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Credit Supply, Homeownership and Mortgage Debt

Taskin, A. A. & Yaman, F. ORCID: 0000-0002-5752-6922 (2019). Credit Supply, Homeownership and Mortgage Debt (19/17). London, UK: Department of Economics, City, University of London.


We analyse the effect of credit supply on households' homeownership status and mortgage debt, as well as other variables relating to housing costs and home equity. We demonstrate that banking deregulation as enacted by the Interstate Banking and Branching Efficiency Act (IBBEA) together with states' autonomy to set the degree and timing of deregulation provides an exogenous shift in credit supply which shows variation across states and time. We use this variation to isolate the effect of credit supply from confounding factors which could simultaneously affect credit supply and demand. Using a rich individual-level panel covering the period 1996 to 2008, and controlling for individual and region-year fixed effects, we find that a shift from full regulation to full deregulation increases the probability of owning a home by one, and of having a mortgage by two percentage points. The deregulation observed between 1990 and 2005 can explain at least one fifth, and up to 45% of the increase in homeowneship and the share of households with mortgages. For observations residing in non-metropolitan areas, we also find significant effects of deregulation on the amount of mortgage debt, reported home values, monthly mortgage payments, and debt to value as well as debt to income ratios. Most of these effects are driven by young households, and by individuals with higher incomes. Our results inform on the causes of the rise in homeownership and mortgage debt in the 1990s and 2000s which have led up to the housing crisis in the late 2000s.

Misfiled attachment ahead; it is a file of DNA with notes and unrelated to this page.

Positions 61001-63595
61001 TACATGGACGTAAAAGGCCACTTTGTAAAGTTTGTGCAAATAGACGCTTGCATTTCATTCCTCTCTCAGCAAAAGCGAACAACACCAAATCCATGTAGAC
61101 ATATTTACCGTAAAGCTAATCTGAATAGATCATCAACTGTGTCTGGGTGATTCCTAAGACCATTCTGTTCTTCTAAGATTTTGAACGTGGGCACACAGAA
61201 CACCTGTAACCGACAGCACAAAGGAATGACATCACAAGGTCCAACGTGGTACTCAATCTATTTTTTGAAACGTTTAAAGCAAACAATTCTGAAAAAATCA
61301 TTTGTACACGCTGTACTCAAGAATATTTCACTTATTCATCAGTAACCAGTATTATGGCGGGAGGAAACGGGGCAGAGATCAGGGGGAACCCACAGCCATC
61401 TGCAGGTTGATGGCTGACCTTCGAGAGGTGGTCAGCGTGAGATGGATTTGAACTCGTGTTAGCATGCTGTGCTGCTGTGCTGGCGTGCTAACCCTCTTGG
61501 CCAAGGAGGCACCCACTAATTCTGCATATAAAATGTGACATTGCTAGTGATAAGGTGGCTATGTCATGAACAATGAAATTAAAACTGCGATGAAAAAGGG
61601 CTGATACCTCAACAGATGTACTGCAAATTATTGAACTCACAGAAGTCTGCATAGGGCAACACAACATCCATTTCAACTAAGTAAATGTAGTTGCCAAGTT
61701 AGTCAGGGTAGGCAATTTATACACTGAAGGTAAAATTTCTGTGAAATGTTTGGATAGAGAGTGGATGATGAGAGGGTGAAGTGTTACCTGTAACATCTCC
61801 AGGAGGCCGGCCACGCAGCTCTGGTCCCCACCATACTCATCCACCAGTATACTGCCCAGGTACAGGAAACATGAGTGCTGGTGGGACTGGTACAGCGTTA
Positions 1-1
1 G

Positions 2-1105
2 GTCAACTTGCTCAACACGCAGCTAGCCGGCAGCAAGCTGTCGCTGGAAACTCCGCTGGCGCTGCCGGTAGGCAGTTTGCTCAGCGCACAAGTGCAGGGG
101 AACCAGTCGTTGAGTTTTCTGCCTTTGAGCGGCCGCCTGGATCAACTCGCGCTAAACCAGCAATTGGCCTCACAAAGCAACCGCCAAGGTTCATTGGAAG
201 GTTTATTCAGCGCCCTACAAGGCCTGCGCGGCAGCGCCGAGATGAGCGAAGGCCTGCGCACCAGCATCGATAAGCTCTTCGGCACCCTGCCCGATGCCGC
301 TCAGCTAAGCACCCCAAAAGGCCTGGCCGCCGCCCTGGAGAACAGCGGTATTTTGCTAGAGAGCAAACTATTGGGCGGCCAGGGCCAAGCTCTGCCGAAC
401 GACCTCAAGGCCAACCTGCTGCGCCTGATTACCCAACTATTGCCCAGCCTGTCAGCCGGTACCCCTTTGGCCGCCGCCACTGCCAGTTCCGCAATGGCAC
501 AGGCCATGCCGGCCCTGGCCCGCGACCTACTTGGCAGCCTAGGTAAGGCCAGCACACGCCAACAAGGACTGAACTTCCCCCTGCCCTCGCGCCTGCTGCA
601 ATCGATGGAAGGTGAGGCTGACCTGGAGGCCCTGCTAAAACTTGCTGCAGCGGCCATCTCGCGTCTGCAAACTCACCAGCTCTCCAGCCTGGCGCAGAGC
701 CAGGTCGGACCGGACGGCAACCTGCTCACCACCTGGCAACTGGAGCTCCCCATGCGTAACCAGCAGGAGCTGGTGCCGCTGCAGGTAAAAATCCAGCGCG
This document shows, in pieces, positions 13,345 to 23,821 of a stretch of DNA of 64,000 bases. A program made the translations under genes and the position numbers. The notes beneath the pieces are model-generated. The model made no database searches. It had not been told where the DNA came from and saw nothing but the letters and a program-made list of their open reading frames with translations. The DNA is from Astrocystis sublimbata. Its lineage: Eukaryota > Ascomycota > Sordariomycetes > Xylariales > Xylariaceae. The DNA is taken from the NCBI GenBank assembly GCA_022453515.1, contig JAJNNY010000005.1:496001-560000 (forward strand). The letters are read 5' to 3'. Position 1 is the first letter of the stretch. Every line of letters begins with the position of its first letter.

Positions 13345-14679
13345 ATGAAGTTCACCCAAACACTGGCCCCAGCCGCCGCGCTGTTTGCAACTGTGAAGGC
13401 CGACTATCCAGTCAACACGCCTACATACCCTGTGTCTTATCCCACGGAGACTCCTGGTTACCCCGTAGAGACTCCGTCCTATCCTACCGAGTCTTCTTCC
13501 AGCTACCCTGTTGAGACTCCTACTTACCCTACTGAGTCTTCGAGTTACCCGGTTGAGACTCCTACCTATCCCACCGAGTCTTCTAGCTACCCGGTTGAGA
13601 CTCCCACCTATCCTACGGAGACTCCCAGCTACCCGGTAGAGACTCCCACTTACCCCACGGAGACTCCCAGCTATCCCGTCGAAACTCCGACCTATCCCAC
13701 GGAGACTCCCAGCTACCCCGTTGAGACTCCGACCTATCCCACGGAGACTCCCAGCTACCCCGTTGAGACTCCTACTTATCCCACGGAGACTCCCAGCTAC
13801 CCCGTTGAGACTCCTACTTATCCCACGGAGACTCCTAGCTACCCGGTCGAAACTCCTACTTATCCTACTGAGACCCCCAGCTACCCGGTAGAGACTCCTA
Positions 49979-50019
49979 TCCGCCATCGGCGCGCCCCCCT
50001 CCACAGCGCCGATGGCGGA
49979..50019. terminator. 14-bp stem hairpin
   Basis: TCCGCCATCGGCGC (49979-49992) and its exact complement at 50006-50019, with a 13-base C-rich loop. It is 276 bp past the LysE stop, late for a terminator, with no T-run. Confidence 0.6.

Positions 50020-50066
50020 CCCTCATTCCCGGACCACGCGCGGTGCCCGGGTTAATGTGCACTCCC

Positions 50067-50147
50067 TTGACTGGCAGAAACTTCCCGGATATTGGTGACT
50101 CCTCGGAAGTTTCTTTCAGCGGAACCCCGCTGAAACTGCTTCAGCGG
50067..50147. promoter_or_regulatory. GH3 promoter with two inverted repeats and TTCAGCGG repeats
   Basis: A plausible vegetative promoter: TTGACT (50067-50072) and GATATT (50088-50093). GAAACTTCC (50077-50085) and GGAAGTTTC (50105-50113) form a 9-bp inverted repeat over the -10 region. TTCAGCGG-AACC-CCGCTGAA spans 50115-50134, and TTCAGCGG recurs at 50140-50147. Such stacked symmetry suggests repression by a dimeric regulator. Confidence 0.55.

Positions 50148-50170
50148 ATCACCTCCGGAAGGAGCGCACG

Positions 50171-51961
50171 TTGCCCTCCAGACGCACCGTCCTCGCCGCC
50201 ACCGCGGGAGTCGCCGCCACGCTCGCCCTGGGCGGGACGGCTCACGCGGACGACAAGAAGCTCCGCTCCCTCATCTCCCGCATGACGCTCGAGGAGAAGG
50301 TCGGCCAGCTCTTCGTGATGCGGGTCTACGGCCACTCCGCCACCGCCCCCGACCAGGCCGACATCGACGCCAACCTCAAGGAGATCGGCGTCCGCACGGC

Publication Type: Monograph (Working Paper)
Additional Information: © The Authors.
Subjects: H Social Sciences > HB Economic Theory
H Social Sciences > HG Finance
Departments: School of Policy & Global Affairs > Economics
School of Policy & Global Affairs > Economics > Discussion Paper Series
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